The trust called a Telegraph article highlighting the terminology’s inclusion as “highly misleading” but sought to distance itself from the group that had published the guide and deleted its link to the resource, saying in a statement that it was “the first anyone at Collections Trust knew about any section on Palestine within this external resource.”

Shortly thereafter, the Arnolfini Gallery, a contemporary arts center in Bristol, U.K., issued an apology for its decision to cancel two events as part of the city’s Palestine Film Festival in November.

The cancelled events included a screening of Farha (2021), a coming-of-age film by the Jordanian-Palestinian writer Darin J. Sallam, and a poetry night headlined by the rapper and activist Lowkey. The film screening was moved to the arts charity Watershed, while a department store hosted the poetry event.

Nearly 2,000 people signed an open letter to express their discontent over the cancellations. “These events were intended to explore the issue of increasing silencing and censorship of Palestinian and pro-Palestinian voices in the arts,” the letter read.

Explaining its original decision to drop the events, Arnolfini cited the “difficulty for arts charities hosting events that might be construed as political activity.”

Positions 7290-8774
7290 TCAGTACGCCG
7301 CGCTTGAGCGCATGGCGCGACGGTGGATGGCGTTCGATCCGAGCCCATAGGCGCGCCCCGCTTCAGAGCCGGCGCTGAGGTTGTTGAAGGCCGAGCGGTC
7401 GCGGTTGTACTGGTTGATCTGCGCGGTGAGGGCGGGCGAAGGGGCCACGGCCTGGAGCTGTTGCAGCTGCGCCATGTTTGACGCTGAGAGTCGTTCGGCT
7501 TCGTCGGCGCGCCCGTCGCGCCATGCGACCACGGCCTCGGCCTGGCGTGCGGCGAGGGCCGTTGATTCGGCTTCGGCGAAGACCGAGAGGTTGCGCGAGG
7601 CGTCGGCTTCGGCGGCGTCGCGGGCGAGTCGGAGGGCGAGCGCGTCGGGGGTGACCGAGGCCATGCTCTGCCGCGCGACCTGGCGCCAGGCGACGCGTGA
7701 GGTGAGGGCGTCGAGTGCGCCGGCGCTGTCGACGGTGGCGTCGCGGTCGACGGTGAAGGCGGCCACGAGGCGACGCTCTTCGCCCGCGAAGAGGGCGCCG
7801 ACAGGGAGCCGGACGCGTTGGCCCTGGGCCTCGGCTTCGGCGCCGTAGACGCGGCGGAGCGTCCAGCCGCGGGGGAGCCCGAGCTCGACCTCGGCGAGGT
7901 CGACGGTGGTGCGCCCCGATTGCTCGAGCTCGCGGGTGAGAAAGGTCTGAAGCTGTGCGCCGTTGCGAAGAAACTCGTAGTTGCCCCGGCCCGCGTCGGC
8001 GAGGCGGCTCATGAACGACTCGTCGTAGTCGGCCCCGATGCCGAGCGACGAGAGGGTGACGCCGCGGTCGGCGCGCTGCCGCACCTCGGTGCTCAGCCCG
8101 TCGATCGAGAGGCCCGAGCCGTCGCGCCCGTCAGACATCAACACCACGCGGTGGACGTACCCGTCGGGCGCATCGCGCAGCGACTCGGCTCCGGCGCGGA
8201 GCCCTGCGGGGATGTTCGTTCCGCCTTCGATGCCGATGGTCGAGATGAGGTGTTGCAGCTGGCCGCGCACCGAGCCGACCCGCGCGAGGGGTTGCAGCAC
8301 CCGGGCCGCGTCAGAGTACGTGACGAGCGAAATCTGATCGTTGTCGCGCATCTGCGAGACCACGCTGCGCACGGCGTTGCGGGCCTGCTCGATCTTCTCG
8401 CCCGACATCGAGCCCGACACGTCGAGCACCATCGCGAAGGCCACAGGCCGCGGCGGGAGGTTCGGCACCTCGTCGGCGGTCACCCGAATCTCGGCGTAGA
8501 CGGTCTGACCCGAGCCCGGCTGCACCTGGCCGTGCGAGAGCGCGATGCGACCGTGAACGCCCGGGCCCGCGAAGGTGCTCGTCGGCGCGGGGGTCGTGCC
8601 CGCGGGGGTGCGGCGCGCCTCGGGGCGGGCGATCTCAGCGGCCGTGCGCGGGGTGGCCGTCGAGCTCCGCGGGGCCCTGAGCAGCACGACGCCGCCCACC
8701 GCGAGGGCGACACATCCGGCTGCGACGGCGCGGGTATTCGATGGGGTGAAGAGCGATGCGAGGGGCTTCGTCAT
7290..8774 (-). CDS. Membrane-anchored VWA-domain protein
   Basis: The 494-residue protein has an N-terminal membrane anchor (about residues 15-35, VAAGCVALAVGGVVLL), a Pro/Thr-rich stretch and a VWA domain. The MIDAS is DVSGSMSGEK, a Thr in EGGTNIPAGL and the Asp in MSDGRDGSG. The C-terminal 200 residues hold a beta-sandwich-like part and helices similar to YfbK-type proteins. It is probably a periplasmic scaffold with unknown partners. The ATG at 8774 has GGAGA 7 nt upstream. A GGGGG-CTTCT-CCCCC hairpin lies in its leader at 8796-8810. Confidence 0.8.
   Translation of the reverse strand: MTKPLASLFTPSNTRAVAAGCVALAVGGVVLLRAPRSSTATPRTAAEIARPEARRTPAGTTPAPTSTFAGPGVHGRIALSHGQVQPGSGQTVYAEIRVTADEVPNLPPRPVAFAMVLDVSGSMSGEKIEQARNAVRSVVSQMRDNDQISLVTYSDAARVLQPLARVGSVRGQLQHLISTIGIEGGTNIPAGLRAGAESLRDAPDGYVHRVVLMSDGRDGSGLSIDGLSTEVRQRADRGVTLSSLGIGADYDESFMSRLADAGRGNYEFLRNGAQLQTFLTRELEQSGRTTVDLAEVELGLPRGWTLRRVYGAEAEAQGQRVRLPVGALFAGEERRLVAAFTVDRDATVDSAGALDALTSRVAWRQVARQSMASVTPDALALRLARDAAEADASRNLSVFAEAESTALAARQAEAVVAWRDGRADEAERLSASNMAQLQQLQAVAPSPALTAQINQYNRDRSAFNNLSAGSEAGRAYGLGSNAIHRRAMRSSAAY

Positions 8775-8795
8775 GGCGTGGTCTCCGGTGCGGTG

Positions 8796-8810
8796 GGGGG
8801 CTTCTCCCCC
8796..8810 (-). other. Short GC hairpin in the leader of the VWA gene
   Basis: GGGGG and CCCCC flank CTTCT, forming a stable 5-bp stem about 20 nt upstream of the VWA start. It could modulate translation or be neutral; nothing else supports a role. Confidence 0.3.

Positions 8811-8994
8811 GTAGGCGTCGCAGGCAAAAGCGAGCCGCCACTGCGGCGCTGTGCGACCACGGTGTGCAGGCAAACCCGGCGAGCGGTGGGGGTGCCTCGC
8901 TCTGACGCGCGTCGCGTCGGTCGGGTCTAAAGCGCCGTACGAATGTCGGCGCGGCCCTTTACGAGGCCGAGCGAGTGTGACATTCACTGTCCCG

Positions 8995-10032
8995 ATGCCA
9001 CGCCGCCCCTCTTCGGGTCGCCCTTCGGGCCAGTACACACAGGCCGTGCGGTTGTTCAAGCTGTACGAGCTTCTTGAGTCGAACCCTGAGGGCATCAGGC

Immediately following the criticisms, ACE did not comment other than to note that its funding recipients are “responsible for their own operations, including artistic programme decisions and day-to-day management of their activities.”

According to the ACE’s latest advice, arts organizations are urged to use a series of updated prompts as an evaluation tool when considering an activity that could cause reputational risk. These include checking if the action is compliant with charity law, that it is consistent with ACE’s Inclusivity and Relevance Investment Principle, and whether there are any safety or security risks associated for staff or audiences.

Additionally, organizations should determine if there is “likely to be” any damaging press of social media coverage and whether individuals working for the organization have failed to comply with its social media policy.

“The Arts Council has a responsibility as stewards of public funding to ensure that all the organizations and individuals we support use our investment for the purposes it was intended,” ACE said in its updated Relationship Framework policies. “We expect our grant recipients to use their grants efficiently and effectively to maximize benefits to the public… it is especially important that we are confident we are investing in well-run organizations.”

The council’s 2023–26 National Portfolio program is made up of 990 organizations receiving a combined £446 million ($560 million) per year. The U.K.’s Department of Culture, Media and Sport will be conducting a full-scale review into ACE this year. The organization was earmarked for review in the 2023/24 financial year in 2022 by the Conservative Party MP Jacob Rees-Mogg, then minister for Brexit opportunities and government efficiency, to decide the future of public bodies such as ACE.